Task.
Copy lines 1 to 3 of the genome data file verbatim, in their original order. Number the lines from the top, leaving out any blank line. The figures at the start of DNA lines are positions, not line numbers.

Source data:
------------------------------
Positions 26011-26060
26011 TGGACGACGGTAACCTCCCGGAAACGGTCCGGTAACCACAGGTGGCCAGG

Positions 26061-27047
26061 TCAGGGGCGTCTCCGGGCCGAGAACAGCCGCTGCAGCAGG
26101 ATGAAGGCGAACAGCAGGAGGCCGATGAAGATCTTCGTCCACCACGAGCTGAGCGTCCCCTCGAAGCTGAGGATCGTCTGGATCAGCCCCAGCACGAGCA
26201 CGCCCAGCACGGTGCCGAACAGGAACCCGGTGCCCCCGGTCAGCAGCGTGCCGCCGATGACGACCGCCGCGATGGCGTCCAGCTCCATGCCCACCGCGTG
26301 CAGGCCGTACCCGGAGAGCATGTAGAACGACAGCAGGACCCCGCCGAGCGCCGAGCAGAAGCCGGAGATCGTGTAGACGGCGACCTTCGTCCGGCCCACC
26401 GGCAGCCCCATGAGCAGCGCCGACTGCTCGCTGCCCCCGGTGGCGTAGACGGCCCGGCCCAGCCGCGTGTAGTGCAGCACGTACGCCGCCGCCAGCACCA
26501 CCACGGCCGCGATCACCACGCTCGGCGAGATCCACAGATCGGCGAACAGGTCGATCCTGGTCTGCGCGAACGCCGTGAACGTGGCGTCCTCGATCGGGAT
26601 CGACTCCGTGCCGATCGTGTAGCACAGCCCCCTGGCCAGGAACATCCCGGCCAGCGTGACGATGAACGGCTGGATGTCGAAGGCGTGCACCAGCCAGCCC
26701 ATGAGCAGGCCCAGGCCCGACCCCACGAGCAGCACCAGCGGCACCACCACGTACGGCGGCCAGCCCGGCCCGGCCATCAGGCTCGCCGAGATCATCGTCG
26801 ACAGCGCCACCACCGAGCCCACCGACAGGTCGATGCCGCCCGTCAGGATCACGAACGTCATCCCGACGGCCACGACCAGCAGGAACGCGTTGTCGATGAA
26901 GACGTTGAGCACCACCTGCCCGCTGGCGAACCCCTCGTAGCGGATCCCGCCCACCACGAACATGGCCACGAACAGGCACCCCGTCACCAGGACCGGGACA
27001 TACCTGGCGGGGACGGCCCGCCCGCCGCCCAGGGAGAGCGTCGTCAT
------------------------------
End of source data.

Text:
Positions 26011-26060
26011 TGGACGACGGTAACCTCCCGGAAACGGTCCGGTAACCACAGGTGGCCAGG

Positions 26061-27047